Vitamin D for toddlers


The essential nutrient that's hard to come by

Vitamin D is essential for your toddler’s normal bone development and has other important functions in the body, such as supporting immune function. Generated by the body in response to sunlight, it is also available from a limited number of foods. However, it can be a challenge to get enough through diet and sunshine alone. Discover why supplementation is recommended, and what the risks are of not getting enough.

Vitamin D: The sunshine vitamin

Vitamin D is generated by the body when UVB rays shine on the skin. It is also found in in a small number of foods. Because the most efficient natural source of vitamin D is sunlight, it is sometimes known as the sunshine vitamin.

As a fat-soluble vitamin, it is stored in fat tissue for later use if the intake exceeds the amount the body needs.

An essential ingredient for growing bones

Your toddler’s absorption of calcium and phosphorous depend on sufficient levels of vitamin D. This makes it essential for normal bone development and healthy teeth.

With your toddler’s bones growing and strengthening at a rapid rate, a steady, adequate supply of vitamin D is vital for optimal development during this stage.

Vitamin D also helps to maintain normal levels of calcium within the blood, while playing a part in immune function, growth and the ability to fight infection.

Why many toddlers aren’t getting enough vitamin D

The latitude of the UK means that we only get sufficient levels of the UVB rays required to generate vitamin D between April and September. Sunshine hours within that time are patchy, and many parents wisely use sunscreen to protect toddlers’ skin during the stronger, more effective sunlight hours. Unfortunately, this restricts the levels of sun-generated vitamin D further.

Another barrier to sun-generated vitamin D is skin pigmentation. Children with darker skin, especially those of Asian, African and Middle Eastern origin are more likely to have lower levels of vitamin D. This is because skin with more pigment requires more time in the sun to generate vitamin D than fairer skin.

Food sources help to increase vitamin D intake, but they don’t contain enough for an adequate supply.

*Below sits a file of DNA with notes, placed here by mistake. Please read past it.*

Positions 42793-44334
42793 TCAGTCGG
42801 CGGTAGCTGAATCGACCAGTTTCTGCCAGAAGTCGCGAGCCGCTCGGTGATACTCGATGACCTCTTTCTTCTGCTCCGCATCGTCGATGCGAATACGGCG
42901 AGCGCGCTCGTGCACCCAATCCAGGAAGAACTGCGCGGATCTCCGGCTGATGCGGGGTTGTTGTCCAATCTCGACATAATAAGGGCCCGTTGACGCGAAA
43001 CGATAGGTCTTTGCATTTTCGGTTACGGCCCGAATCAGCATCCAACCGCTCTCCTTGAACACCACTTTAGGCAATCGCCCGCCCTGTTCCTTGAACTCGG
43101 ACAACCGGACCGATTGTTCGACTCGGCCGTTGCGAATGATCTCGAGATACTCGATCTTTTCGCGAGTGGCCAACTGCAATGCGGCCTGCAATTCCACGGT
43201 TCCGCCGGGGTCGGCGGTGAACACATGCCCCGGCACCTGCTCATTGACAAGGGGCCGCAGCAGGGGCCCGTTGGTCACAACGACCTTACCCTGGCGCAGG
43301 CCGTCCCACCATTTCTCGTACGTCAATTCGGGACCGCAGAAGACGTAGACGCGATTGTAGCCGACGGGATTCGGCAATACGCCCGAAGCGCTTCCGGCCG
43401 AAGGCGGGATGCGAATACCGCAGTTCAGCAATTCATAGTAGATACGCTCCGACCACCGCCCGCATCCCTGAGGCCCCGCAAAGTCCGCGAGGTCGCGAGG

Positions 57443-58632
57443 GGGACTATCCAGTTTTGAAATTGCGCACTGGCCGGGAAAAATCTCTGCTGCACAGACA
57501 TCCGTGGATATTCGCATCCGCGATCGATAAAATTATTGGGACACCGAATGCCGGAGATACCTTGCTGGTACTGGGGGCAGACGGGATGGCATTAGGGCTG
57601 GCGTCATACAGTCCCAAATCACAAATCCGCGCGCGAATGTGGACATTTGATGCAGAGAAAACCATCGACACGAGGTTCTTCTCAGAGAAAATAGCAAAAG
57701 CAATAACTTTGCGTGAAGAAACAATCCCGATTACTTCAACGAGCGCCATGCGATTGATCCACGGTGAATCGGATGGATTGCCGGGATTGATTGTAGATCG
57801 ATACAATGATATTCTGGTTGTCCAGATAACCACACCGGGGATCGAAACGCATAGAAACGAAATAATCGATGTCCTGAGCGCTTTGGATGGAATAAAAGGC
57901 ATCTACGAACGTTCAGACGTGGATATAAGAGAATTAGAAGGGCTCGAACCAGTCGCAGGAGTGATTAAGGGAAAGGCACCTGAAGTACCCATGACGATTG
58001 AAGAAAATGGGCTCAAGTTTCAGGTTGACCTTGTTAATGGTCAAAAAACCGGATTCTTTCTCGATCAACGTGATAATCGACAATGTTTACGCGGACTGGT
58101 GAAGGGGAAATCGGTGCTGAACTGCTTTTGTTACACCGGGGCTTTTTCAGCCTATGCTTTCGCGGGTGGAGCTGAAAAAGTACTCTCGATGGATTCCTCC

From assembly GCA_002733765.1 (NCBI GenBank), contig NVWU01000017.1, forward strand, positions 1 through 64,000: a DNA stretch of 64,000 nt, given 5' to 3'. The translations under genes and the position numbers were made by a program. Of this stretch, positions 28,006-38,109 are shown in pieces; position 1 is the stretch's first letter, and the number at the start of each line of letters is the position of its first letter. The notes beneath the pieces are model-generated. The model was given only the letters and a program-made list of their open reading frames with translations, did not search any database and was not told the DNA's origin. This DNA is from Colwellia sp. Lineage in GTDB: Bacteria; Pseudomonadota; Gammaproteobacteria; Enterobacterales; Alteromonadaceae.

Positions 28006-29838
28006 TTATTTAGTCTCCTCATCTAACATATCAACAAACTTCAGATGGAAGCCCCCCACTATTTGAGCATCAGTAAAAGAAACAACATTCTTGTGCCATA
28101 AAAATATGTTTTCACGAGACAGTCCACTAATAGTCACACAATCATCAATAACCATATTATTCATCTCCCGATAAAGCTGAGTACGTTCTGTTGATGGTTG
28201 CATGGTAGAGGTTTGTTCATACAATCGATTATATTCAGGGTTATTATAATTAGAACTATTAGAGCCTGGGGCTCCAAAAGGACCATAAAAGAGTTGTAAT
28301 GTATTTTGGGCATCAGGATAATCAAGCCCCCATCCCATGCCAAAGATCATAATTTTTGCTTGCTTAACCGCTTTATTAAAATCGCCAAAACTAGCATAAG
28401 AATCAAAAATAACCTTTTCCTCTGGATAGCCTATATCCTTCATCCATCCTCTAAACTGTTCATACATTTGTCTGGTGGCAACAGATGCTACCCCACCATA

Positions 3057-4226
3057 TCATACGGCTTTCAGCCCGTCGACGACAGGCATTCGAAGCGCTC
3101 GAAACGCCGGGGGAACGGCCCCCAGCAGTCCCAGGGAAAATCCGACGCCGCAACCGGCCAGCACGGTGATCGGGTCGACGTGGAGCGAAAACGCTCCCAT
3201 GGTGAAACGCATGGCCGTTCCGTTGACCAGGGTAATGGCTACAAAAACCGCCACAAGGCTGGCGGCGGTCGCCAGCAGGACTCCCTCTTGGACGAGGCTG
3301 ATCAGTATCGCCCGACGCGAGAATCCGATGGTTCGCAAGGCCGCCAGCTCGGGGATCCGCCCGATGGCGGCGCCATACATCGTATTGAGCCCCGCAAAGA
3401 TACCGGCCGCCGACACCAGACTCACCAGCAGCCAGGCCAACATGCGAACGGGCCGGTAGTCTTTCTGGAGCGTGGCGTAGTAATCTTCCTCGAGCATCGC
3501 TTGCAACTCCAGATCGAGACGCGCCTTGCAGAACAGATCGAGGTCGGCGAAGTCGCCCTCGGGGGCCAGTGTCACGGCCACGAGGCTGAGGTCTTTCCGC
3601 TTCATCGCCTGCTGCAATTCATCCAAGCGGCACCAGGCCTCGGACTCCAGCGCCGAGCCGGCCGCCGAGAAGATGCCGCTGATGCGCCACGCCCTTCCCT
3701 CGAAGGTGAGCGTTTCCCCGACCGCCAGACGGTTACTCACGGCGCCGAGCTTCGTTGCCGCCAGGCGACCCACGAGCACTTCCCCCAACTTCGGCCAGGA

There are a few food sources of vitamin D, such as oily fish, egg yolk, red meat and fortified foods (such as breakfast cereals and spreads). However, due to the potential low levels of pollutants found in oily fish like salmon, sardines and mackerel, it’s recommended that toddlers have no more than two servings per week. Some breakfast cereals are fortified with vitamin D, but these may provide just one quarter of recommended intakes in an average (30g) bowl.

The Department of Health advises supplementing your toddler’s diet with vitamin D to ensure they get enough

Supplement to be safe

Due to the challenges involved in getting vitamin D, the Department of Health advises supplementing your toddler’s diet with enough to meet their daily needs. They recommend:

- If your toddler is aged 1-4 years, give them a daily vitamin D supplement of 10mcg

- If your child is over 4 years old, give them a daily vitamin D supplement of 10mcg in the autumn and winter months at the least 

The recommended intake of vitamin D for toddlers aged 1-4 years old is 10mcg per day

Understanding vitamin D deficiency in children

Insufficient intake of vitamin D can lead to a deficiency, which can increase your toddler’s risk of serious health issues, specifically:

  • Rickets – significantly low levels of vitamin D for a prolonged period can result in soft, poorly-formed bones
  • Other conditions – vitamin D deficiency has been associated with increased risks of conditions including type 1 and type 2 diabetes, allergies, asthma and cardiovascular disease

You can reduce the risk of your toddler developing future health complications related to vitamin D deficiency by ensuring they get sufficient amounts during toddlerhood and childhood.

Next steps

Boost your toddler’s food intake of vitamin D with the following small meals and snacks:

  • Sardines on toast triangles
  • Salmon and sweetcorn mayonnaise on a jacket potato
  • Scrambled eggs
  • Fortified breakfast cereal as breakfast or snacks

Your baby's future health begins here

At Aptaclub, we believe that experience helps to build resilience; and that each new encounter, whether in pregnancy or after birth, can shape your baby’s future development. With our scientific expertise and one-to-one round the clock support, we can help you and your baby embrace tomorrow.

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1. NHS. Vitamin D [Online]. 2021. Available at: [Accessed April 2021]

Last reviewed: 21st April 2021
Reviewed by the Med affairs

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